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On Food: Creative chefs pitch new interpretations of sliders to fans of miniature indulgences

On Food: Creative chefs pitch new interpretations of sliders to fans of miniature indulgences

Newly fashionable sliders—or small hamburgers—are popping up in more restaurants as a desire for small plates puts them front and center. They often are passed as hors d’oeuvres or served in groups of three, and in the hands of innovative chefs they can be composed of almost anything from meat to seafood to foie gras.

But they are never called “Slyders,” the term that White Castle, America’s first burger chain, founded in Wichita, Kan., in 1921, trademarked for their miniature burgers. Those small ground beef patties, less than an ounce each, are cooked with shredded onion.

Some operations take a traditional approach to the dish, such as Sassy’s Sliders, a chain in New York, and Sliders in Hartwell, Ga., both of which serve the namesake burgers. But put sliders in the hands of top chefs, and they will inevitably become fancier. The sliders and chips served at Martini Park in Chicago, for example, are made with house-made brioche.

Food & Co., a caterer in East Hampton, N.Y., passes slider-style mini hamburgers with smoked ketchup as hors d’oeuvres.

Matt Storch of Match in South Norwalk, Conn., and Market Restaurant in Stamford, Conn., plans mini lobster BLTs for a James Beard dinner at the end of the month. Also, foie-gras- and Kobe-beef cheeseburgers on brioche served as hors d’oeuvres at another James Beard Foundation dinner, this one cooked by Scott Mickelson of Paragon at the Foxwoods Resort Casino in Mashantucket, Conn., qualify as sliders, but the term is not used for them.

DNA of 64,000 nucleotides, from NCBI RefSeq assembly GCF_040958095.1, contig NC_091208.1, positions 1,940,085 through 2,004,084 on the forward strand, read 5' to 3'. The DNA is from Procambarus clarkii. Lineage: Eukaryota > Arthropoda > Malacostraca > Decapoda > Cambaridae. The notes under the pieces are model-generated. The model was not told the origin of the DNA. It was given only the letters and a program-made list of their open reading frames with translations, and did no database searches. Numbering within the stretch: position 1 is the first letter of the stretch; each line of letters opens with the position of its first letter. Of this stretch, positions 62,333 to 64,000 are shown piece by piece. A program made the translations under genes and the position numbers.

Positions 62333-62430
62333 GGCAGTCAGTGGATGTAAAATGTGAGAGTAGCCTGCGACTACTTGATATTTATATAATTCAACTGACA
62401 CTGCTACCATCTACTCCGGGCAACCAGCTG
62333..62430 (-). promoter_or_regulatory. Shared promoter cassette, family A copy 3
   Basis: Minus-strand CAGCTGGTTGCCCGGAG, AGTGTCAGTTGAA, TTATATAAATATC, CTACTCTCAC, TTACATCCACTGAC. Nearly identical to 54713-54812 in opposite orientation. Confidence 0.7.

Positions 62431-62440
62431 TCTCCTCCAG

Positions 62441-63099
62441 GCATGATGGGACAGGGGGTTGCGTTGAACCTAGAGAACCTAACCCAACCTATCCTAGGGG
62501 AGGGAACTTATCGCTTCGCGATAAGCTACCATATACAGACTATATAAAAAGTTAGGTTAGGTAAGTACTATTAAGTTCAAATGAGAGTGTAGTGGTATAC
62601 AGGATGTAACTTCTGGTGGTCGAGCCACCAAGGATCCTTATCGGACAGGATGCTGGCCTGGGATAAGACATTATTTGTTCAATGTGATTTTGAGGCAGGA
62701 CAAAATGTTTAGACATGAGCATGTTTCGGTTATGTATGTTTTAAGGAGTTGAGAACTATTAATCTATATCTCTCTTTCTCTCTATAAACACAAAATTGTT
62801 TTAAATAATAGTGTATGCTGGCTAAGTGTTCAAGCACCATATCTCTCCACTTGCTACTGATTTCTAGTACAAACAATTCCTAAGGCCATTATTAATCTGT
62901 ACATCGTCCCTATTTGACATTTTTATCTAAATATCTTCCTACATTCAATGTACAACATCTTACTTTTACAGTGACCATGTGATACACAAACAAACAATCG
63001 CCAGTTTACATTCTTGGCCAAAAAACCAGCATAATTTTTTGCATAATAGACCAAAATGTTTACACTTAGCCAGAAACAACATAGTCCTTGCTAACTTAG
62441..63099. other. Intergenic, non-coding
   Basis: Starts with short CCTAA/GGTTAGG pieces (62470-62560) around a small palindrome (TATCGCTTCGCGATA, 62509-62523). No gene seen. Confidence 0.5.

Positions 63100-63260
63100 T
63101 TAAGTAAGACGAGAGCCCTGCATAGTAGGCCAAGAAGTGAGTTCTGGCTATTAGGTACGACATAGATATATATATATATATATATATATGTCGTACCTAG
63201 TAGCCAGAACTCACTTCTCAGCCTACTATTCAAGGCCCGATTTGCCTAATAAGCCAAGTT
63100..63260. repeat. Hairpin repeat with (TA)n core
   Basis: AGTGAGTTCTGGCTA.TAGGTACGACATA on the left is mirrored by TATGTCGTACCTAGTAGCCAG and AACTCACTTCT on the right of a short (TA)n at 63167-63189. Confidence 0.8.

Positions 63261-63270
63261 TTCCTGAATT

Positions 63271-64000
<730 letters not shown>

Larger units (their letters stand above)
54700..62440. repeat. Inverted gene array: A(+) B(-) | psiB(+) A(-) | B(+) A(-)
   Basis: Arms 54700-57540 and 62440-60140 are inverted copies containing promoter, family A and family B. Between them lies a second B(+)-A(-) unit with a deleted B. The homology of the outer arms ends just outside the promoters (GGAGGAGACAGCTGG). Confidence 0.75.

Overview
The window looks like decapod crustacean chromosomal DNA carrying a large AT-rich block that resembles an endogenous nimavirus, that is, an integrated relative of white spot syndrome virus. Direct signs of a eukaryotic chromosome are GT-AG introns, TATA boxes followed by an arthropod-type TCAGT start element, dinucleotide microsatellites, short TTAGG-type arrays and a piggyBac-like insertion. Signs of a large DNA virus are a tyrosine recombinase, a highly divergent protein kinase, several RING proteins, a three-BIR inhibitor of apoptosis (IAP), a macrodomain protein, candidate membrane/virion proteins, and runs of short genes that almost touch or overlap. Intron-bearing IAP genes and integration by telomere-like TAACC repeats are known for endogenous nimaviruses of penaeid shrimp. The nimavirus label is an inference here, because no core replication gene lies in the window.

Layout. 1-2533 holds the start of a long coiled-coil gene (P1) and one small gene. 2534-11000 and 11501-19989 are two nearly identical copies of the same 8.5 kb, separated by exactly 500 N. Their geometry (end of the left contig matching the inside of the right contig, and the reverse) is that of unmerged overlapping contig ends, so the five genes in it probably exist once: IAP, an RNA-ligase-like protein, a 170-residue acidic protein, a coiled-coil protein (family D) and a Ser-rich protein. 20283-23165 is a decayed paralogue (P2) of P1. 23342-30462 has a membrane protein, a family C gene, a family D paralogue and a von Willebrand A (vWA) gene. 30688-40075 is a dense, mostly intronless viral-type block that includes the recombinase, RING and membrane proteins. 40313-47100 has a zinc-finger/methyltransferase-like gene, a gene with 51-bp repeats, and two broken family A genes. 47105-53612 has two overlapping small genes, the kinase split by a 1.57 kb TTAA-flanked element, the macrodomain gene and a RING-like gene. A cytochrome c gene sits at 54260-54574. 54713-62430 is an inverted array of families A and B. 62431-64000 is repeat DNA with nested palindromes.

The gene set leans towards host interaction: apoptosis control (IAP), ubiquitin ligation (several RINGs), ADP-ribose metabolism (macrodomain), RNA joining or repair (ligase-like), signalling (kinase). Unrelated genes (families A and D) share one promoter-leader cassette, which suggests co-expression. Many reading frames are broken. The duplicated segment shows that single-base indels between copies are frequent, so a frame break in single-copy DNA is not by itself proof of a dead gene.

To further prove that the chefs who cook in James Beard events strut their stuff, next month at a dinner to celebrate Southern California chefs at Montage in Laguna Beach, Calif., John Cuevas of the Loft in that resort will serve foie gras sliders alongside onion soup with aged Gouda.

But the trendy little sandwiches frequently seem to incorporate lobster. At Arthur’s Landing in Weehawken, N.J., a Friday special is a plate of lobster sliders, like mini lobster rolls. The One Bellevue Lounge in the Hotel Viking in Newport, R.I., makes lobster sliders with avocado, pancetta, tomato and mayonnaise.

The 28 Degrees Restaurant in Boston features Maine lobster sliders on black-pepper brioche with house-made salt-and-vinegar chips.

And finally at Chive Restaurant in San Diego, the lobster sliders are finished with seaweed salad and zapped with a mayonnaise seasoned with sriracha, the Thai chile sauce.

I also imagine an opportunity for dessert sliders: a trio of ice cream sandwiches on sweet brioche buns. Ice cream sandwich trios have been done repeatedly, but they haven’t surfaced as sliders. Yet.

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